Speaker: Ruoxi Jia is an Assistant Professor in the Bradley Department of Electrical and Computer Engineering at Virginia Tech. She earned her PhD in the EECS Department from the University of California, Berkeley in 2018 and a B.S. from Peking University in 2013. Her research interest lies broadly in the span of machine learning, security, privacy, and cyber-physical systems. Her recent work focuses on building algorithmic foundations for data markets and developing trustworthy machine learning methods. She is the recipient of the Chiang Fellowship for Graduate Scholars in Manufacturing and Engineering, the 8108 Alumni Fellowship, the Okamatsu Fellowship, and Virginia’s Commonwealth Cyber Initiative award. She was selected for the Rising Stars in the EECS program in 2017 and her work has been featured in multiple media outlets.

 10:35 am – 10:40 am: Closing Remarks

Day 2 (Thursday, October 28)

 8 am – 8:10 am: Welcome and Summary of Day 1, Costas Spanos (University of California, Berkeley)

8:10 am – 8:45 am: Resilience at Scale: Granularity, Aggregation, and the EcoBlock Model, Sascha von Meier (University of California, Berkeley)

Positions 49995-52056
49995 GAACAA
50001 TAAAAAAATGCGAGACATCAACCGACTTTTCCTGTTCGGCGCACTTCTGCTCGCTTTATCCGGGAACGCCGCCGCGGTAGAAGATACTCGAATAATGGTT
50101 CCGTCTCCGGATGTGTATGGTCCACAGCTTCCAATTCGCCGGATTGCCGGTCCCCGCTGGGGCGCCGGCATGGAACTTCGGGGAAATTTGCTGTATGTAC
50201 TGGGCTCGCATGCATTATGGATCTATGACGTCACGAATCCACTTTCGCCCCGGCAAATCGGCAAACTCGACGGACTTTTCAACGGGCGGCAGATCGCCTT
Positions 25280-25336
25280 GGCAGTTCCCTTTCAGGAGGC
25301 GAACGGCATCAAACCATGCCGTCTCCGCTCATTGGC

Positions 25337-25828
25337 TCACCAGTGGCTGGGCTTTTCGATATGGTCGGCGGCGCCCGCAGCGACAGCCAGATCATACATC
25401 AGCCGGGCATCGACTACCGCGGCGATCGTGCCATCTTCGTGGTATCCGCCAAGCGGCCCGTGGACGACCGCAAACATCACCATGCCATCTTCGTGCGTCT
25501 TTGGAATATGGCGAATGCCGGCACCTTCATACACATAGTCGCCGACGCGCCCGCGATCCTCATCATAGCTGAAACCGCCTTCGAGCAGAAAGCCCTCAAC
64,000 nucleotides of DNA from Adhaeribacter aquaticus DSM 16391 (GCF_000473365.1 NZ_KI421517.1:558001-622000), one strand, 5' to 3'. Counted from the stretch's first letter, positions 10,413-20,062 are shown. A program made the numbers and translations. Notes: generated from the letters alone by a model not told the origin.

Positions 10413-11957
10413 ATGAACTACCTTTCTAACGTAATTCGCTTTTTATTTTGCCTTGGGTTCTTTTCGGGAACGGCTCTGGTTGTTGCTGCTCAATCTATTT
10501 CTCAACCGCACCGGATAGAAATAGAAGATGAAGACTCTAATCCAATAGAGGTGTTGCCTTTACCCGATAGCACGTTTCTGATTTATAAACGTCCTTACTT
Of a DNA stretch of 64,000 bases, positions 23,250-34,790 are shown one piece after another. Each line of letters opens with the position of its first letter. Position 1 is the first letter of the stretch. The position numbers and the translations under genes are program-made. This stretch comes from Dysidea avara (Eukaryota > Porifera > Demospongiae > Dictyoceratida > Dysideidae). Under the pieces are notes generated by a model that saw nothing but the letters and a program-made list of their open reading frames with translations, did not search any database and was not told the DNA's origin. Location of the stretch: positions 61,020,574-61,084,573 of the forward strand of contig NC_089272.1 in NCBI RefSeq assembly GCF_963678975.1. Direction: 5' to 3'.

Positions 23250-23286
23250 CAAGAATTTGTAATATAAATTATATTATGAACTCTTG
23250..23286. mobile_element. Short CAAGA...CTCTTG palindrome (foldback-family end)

Abstract: Referring to lessons learned from recent power outages, this presentation will discuss novel strategies for managing electric loads and distributed resources – to act as good citizens on the grid, and to ensure public health and safety in emergencies. It will highlight one approach in particular: the Oakland EcoBlock, an urban community microgrid powered by shared solar and battery storage resources that uses existing utility infrastructure. Beyond a technical proof of concept, this interdisciplinary project aims to create a legal, financial, and social roadmap for simultaneously addressing climate, resilience, and equity.

Alexandra von Meier